All about resources for your paper (Part 1 – Essays and Reports)

November 14th, 2007
By Jon H
All about resources for your paper (Part 1 – Essays and Reports)

Every time I received a paper, research question or conducting a group project I always wondered how many sources I should read, and how many I ‘needed’ to include in my paper, the references section and how many sources to actually quote from. Looking at this from a later point of view I wonder how and why I read so many resources and how I evaluated what would go into my reference list and why.

How many sources?

When talking about resources, we need to be careful about what we’re including and for what purpose. In this post I’ll be taking an essay as an example – it will need to be 3,000 words and is written for a UK university. I’ll also be covering reports and group work of a similar size, and commenting on whether you need to change the amount of sources you use. Tomorrow (in part 2) I’ll be looking at sources towards people writing dissertations and theses.

Types of sources

There are many different resources available in your college/university library – books, journals, magazines, trade journals/magazines, legal papers, maps, past papers, exam papers, newspapers – there are also many more sources to choose from on the Internet – company websites, e-books, ezines online, online journals, financial reports, news websites, blogs and many more.

Reliability of sources

Many academics consider resources found on the Internet to be unreliable and un-trustworthy, unless they are a .edu or website, a trusted newspaper that prints daily, or a journal/e-book which has been published in print. Why is this? So many people can start a website or online resource similar to this blog R2G – getting people to trust an online site and a writer’s opinions (in the eyes of academics) is very difficult indeed. I agree that a lot of resources online (mainly towards research figures and conclusions) are unreliable and un-trustworthy; however, I have my own opinions on other more ‘trusted’ sources and their reliability and relevance to what students actually write about.

Having reliable sources that you refer to will also build your credibility as people read your work – including your professors/lecturers of course.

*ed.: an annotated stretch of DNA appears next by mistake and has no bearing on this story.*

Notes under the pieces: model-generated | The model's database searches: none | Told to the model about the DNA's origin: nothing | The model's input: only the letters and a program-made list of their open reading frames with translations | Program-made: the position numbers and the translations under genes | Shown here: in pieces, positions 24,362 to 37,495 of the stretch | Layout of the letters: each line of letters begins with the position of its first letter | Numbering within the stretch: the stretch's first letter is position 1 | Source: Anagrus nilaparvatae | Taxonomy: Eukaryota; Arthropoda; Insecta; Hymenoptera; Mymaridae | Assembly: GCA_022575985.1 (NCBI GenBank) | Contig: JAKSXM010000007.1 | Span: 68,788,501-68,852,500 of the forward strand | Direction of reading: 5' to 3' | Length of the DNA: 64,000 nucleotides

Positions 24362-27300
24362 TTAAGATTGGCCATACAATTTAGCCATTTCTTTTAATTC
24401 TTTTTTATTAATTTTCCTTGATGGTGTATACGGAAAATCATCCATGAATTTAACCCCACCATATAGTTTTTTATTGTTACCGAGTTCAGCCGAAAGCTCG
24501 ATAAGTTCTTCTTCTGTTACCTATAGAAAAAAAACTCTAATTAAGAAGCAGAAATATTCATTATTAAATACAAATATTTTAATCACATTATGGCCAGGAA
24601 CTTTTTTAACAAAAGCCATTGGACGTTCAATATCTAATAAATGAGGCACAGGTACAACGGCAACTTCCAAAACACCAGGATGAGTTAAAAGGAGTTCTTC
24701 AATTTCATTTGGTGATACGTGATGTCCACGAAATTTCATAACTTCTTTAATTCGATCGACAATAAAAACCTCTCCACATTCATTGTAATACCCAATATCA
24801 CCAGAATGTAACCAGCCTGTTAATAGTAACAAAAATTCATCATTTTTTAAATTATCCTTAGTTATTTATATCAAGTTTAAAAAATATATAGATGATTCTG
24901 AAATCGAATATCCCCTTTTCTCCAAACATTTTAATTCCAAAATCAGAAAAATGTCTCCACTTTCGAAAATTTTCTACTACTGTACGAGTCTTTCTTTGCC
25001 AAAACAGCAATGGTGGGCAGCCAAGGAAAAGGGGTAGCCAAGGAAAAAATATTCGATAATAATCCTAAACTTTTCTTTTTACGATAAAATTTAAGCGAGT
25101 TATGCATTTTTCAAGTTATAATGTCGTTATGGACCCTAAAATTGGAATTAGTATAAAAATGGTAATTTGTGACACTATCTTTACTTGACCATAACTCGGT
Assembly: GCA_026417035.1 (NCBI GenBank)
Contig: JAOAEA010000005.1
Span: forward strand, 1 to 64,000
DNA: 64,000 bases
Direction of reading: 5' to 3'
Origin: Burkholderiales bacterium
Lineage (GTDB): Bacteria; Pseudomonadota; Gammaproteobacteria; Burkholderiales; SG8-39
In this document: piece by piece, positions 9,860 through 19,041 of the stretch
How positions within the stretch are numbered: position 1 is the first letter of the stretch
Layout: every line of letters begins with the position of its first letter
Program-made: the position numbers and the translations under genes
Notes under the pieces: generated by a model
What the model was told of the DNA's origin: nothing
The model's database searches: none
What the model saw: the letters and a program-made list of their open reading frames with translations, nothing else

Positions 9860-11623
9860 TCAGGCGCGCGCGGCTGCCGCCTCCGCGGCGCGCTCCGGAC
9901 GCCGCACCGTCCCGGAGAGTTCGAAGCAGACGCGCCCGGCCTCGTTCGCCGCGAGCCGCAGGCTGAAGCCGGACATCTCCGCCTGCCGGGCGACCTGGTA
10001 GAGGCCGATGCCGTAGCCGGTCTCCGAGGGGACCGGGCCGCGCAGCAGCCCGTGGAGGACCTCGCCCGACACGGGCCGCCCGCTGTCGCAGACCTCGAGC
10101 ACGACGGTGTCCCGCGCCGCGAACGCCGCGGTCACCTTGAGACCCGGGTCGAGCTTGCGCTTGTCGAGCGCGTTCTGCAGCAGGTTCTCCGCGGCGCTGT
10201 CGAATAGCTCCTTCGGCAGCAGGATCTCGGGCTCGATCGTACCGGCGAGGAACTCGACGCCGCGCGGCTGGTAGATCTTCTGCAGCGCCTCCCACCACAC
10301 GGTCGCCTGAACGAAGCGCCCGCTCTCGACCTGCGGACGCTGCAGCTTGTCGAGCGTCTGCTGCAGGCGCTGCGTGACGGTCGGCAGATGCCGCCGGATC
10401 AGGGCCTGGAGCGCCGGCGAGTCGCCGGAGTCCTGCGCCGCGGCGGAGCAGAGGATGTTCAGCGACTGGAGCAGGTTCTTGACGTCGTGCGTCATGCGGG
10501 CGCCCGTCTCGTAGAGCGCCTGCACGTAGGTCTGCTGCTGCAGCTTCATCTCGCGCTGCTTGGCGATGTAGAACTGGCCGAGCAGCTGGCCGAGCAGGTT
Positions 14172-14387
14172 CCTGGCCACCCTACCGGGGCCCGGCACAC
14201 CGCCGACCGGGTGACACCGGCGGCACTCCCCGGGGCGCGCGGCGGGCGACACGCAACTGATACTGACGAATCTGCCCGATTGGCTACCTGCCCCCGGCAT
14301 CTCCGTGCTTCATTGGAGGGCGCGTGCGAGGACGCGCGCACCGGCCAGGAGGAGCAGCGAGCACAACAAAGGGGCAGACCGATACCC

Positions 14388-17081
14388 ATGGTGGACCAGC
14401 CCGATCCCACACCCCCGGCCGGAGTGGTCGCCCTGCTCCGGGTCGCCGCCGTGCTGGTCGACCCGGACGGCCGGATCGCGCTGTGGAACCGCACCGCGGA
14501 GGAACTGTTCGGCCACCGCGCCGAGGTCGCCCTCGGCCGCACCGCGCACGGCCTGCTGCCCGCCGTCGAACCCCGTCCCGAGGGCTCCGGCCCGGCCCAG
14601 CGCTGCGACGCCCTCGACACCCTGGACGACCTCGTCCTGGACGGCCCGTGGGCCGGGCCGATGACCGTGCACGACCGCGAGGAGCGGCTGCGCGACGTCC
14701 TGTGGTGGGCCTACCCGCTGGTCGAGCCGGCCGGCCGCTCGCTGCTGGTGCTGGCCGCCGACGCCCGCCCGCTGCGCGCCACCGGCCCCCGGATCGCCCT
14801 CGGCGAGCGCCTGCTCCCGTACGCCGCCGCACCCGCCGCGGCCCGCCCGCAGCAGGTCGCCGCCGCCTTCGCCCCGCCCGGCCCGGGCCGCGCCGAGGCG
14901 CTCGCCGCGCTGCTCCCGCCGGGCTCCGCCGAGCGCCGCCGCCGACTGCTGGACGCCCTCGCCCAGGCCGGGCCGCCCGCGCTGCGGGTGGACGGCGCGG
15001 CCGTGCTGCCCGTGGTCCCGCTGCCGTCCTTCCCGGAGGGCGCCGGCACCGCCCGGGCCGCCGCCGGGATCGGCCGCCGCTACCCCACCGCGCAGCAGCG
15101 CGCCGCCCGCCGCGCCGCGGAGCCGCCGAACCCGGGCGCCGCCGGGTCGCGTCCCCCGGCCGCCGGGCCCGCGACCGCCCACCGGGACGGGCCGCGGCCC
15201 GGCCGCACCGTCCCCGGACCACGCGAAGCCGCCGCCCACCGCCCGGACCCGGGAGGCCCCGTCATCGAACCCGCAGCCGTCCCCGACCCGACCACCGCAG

Style of sources

Including both ‘reliable’ and ‘unreliable’ resources is a good way forward and one that I have taken many times. A ‘reliable’ source generally has good standing in the eyes of your readers and when combined with one from the Internet termed ‘unreliable’ it can be great for development for your paper. The first resource may create the grounding for your opinion/argument and the second so called ‘unreliable’ source may develop your thinking, knowledge and understanding of the subject at hand. Therefore, it is great to add this to your sources and opinions in your paper.

All resources have different styles and approaches to the question/area they are trying to answer, or are researching, and different writers will undoubtedly have different responses and views towards a particular theory or practice. Choosing both sources that compliment your writing style, opinion and thoughts on a particular subject, as well as having ones that you wouldn’t really choose to include or annoy you, are also great to include – they show that you have understood a topic.

Pain and simple a book is just not the same as a newspaper article, even though they may both cover the exact same story or opinion. Generally, using both types of resources will be good for your paper, as it shows to your readers that you have thought about the sources you need and what approach you are taking.

General figures

Not just talking about the collection of sources and types of resources to use, you will also need to understand how many resources/sources to search for and use. When writing an essay I would search for numerous sources on and surrounding the subject/area. As soon as I found a theory and a named author who explained the subject well I would count this as a valuable resource and one to include in my work. I love research and planning and believe this is the key to establishing a great essay answer, or report summary. Looking towards a 3,000 word essay I would research different avenues and areas from the above types of sources – trying to acquire as many different ones as possible and sometimes create information overload! This would result in having over 60 sources to relate to, and then have near to 30 sources in my bibliography at the end of my paper. Why 30? This is a good amount of sources to have and I would generally look to have 10 sources per 1,000 words – sometimes I would go over, but that didn’t matter, as long as it wasn’t too much – if the source needed to be included then it would. If I read over the book and it didn’t give me any opinion or ‘ta da!’ moment I’d move on.

If I was looking towards a report I would have a smaller number of resources, having more factual and informative sources – rather than opinionated ones for essays.

Wondering about resources for your dissertation or thesis? This will be available in tomorrow’s post on R2G.

Further Resources

Guide to writing a Basic Essay

The Discussion

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